Ojo

My official name is now Ojo, but I have over the last 3 years been also known as Michael and Segun Ojo, just to keep things interesting. I came to England from Nigeria at the age of 9 and lived with family members in Manchester.  I think that its best to draw a veil over my early years. It’s sufficient to say it was not a good time in my life and I became known to the Police and Social Services.

I was taken into care at the age of 14 and ‘worked’ my way through a number of care homes. I never really felt that I had found my place in the world. Then about 3 years ago I moved into a ubu enabled support. At the time I was living on benefits, I had been given probation and I was doing some work cash in hand. It was not ideal. My UK residential status was under review by the Home Office. At first things looked bad.

But ubu didn’t give up on me. Team members enabled me to slowly build up my skills and my confidence at college. I took a catering course, and then transferred into building and bricklaying course. At least now I can make a lovely slab cake!

Things were still not right for me, even though I was getting support from ubu team members. At the end of 2014 my probation order was finally finished.  I applied again for my residency status to be resolved by the Home Office and was given approval to stay permanently in the UK. This was the turning-point for me and when things started to get much better in my life.

With ubu enabling support I started to trawl through the local papers and job websites for possible jobs that might suit my skills. An agency asked me to attend an interview which I needed a bit of support from ubu team members with. This was one of the first big achievements in my life. I got through the interview and was offered a number of catering porter jobs in Dunham Massey, Chester Race Course and Quarry Bank Mill.

Suddenly I had gone from getting occasional work at a car wash for cash in hand and being bored most of the time, to a full time role working in a wide variety of places and feeling absolutely shattered and exhausted most of the time.  My benefits were stopped because I was earning regular cash. At first I had some problems balancing my finances when bills had to be paid. I was paid for the work I was doing via the agency, completing time sheets were a new challenge for me. But I got the hang of what to do, asking advice when I needed it from my ubu enabling team. When I realised how much the agency were taking as fees from my wage I realised that it was time to look for a more permanent, full time job.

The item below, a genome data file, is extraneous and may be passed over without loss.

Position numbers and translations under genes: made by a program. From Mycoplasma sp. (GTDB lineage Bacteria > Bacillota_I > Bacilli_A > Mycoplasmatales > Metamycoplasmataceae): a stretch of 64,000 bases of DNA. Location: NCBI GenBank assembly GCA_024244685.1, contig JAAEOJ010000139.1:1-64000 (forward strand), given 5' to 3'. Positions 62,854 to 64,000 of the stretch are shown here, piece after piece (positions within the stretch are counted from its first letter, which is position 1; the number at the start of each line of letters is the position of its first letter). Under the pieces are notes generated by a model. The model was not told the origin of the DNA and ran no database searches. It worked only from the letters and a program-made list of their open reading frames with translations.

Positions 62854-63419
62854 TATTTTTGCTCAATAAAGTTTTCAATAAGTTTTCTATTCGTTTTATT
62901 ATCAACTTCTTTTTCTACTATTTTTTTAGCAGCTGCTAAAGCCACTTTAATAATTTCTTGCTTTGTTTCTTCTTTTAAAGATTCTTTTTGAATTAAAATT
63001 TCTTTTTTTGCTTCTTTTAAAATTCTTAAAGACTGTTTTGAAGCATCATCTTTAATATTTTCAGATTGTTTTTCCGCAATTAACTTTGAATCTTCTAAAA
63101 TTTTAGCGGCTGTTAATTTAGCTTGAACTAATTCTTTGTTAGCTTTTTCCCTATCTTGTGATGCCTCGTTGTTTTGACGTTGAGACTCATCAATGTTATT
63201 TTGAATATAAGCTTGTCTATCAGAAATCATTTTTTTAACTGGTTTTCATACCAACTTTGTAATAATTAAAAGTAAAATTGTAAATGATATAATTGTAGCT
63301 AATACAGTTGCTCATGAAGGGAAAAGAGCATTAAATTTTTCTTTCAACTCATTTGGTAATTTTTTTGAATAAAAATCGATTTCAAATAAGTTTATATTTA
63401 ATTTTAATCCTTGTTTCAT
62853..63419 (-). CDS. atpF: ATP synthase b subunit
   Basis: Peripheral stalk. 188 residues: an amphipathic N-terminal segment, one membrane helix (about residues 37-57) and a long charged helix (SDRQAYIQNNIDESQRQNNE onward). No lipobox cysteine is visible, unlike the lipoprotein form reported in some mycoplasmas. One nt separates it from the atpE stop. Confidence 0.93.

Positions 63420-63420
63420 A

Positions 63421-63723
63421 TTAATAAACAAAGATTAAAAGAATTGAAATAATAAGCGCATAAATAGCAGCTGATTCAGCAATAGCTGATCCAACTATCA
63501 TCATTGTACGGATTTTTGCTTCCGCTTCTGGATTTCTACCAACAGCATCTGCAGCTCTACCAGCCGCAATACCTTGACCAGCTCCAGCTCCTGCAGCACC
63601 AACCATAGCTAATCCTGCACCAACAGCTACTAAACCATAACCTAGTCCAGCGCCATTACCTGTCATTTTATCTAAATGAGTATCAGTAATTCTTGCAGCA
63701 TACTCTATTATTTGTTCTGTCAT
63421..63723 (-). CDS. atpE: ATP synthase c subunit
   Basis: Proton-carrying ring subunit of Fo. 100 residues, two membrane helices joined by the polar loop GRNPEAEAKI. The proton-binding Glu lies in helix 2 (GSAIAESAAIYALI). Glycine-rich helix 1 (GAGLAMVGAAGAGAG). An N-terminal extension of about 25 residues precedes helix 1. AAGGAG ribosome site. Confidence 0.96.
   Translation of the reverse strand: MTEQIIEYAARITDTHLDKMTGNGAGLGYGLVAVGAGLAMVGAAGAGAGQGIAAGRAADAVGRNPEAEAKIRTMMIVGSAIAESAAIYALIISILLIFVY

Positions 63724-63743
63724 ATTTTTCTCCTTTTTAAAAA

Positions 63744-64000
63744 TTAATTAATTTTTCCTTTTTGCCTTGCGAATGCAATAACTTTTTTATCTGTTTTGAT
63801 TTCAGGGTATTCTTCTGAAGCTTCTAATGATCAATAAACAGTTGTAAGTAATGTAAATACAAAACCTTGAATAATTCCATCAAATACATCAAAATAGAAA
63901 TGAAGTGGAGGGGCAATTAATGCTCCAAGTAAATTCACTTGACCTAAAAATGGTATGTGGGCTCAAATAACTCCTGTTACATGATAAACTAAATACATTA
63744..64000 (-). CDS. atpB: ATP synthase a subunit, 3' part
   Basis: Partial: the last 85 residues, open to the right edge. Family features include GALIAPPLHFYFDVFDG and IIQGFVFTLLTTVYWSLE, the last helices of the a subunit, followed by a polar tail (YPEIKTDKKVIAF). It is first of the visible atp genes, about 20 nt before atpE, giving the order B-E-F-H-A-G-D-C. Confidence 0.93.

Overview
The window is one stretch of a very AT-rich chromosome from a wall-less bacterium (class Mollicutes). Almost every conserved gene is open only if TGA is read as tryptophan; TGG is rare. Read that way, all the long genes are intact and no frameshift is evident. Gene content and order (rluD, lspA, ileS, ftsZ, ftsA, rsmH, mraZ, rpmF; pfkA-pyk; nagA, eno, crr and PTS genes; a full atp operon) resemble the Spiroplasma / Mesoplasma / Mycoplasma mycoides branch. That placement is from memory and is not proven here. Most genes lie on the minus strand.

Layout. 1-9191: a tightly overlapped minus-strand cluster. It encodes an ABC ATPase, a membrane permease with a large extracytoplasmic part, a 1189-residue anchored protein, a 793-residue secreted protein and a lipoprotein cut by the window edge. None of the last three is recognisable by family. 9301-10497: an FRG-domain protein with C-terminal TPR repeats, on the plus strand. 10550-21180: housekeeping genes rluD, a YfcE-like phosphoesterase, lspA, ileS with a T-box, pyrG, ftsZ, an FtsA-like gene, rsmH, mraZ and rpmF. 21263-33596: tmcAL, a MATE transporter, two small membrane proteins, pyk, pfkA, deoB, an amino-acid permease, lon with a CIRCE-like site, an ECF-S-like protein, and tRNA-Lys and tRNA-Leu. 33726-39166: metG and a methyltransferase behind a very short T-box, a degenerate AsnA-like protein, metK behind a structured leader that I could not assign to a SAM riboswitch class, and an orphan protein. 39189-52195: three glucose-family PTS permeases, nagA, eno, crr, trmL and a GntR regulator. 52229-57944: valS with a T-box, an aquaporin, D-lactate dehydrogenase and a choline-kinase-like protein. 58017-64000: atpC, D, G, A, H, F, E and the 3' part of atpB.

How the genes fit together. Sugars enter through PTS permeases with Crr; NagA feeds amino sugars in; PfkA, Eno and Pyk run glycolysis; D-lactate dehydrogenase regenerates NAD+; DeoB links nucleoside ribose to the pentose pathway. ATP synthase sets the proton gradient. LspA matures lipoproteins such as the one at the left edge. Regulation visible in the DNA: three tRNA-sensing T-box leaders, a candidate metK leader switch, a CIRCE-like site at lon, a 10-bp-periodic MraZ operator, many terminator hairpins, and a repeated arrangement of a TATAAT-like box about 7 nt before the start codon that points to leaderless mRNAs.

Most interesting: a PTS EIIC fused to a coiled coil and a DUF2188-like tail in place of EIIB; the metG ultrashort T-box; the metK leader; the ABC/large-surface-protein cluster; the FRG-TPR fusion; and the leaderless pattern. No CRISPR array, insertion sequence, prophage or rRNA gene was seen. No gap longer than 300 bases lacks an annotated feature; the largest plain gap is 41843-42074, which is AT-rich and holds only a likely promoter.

With a little supportive encouragement from ubu I got a job as a kitchen porter in a Manchester restaurant. This was for a basic 40 hours per week. It proved to be a great start.  I travel independently to and from work, often not getting home until after midnight. Now I am making enough money to begin to clear my debts and buy small luxury items, like my TV.

I have decided that now is the time to start working towards moving on to live in my own home. I want to be able to live my life independently in the future, without enabling support. I have recently registered on the Local Authority housing list and I’m starting to look for my own flat in Manchester.

In the time that I’ve been supported to live with greater independence by ubu, I have developed skills and ways of behaving that mean I feel that I can tackle most things with very little support. I feel I have succeeded in growing and changing into the person I should be. Instead of worrying what might happen to me next I am looking forward to the changes that the future will bring.